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Infosec pros whose organizations use certain versions of Fortinet’s firewall operating system are being warned to update the OS after a high risk vulnerability was disclosed.

Those with the FortiGate firewall using FortiOS 4.3.0 to 4.3.16 or FortiOS 5.0.0 to 5.0.7 have to update immediately to fix a hole that could allow remote console access to vulnerable devices with “Administrative Access” enabled for SSH, according to the company’s blog.

Currently supported branches (FortiOS 5.2 and 5.4) are not affected by the problem.

The warning comes after a person alleged Saturday on the Full Disclosure website there is an SSH backdoor into the firewall’s operating system and posted details on how it can be exploited.

That prompted Fortinet yesterday to issue a statement saying the “recent issue that was disclosed publicly was resolved and a patch was made available in July 2014 as part of Fortinet’s commitment to ensuring the quality and integrity of our codebase. This was not a “backdoor” vulnerability issue but rather a management authentication issue. The issue was identified by our Product Security team as part of their regular review and testing efforts.

“After careful analysis and investigation, we were able to verify this issue was not due to any malicious activity by any party, internal or external.”

It said the problem was patched in July 2014 for many versions of FortiOS. Organizations with v4.3.17 or any later version of FortiOS v4.3 (available as of July 9, 2014), FortiOS v5.0.8 or any later version of FortiOS v5.0 (available as of July 28, 2014), and any version of FortiOS v5.2 or v5.4 are therefore not affected by the vulnerability.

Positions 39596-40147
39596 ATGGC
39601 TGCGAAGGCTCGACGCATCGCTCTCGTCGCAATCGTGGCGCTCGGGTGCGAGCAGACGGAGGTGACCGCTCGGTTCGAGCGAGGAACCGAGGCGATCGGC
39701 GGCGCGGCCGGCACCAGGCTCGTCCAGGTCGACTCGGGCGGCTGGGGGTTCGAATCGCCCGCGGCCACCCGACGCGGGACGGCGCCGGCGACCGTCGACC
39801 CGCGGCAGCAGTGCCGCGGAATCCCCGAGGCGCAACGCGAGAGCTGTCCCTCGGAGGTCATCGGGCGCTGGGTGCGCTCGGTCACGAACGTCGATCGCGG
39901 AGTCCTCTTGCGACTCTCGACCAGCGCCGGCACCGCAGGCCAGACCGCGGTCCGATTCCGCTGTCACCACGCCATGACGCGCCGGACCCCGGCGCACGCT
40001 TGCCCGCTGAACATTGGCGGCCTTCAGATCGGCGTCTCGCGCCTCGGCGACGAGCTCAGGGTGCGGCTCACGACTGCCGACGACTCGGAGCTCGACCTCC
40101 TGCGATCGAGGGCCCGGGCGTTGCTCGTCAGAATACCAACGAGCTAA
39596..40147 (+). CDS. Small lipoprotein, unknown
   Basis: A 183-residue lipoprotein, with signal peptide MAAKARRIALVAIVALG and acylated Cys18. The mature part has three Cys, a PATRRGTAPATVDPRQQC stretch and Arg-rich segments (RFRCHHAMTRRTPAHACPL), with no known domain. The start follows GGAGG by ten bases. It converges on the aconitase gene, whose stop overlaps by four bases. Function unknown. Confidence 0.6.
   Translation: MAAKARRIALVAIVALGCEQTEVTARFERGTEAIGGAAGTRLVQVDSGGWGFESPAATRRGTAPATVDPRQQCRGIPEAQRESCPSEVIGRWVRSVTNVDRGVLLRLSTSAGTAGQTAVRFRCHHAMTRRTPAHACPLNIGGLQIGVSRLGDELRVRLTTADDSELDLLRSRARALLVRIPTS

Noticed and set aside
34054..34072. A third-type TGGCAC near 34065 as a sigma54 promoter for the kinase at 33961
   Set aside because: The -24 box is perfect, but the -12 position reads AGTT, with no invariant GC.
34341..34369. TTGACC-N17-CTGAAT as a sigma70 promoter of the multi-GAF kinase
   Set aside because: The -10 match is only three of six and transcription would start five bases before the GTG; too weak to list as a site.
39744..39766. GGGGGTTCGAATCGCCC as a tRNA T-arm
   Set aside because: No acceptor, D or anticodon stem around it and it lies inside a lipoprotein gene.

According to The Hacker News,  this opening was created for challenge-and-response authentication routine for logging into Fortinet’s servers with the secure shell (SSH) protocol. System administrators can also make use of this exploit code to automate their testing process in an effort to find out whether they have any vulnerable FortiGuard network equipment, it says.

“The most important fact to be noted here is anyone using this backdoor account doesn’t appear in the device’s access logs, as the backdoor might be tied to its FortiManager maintenance platform,” says the news report. “Also, there is less chance with professional sysadmins to expose their SSH port online, but this backdoor account can still be exploited by attackers with access to the local network or a virtual LAN, by infecting an organization’s computer.”
As the Hacker News notes, by coincidence this report comes shortly after Juniper Networks acknowledged last month the discovery of unauthorized code in its ScreenOS — used in Juniper NetScreen enterprise firewalls — that could allow a knowledgeable attacker to gain administrative access to the devices and to decrypt VPN connections. Patches for various versions of ScreenOS were issued Dec. 20.

The issue is another reminder that system administrators have to ensure they are running the latest versions of critical infrastructure such as firewalls,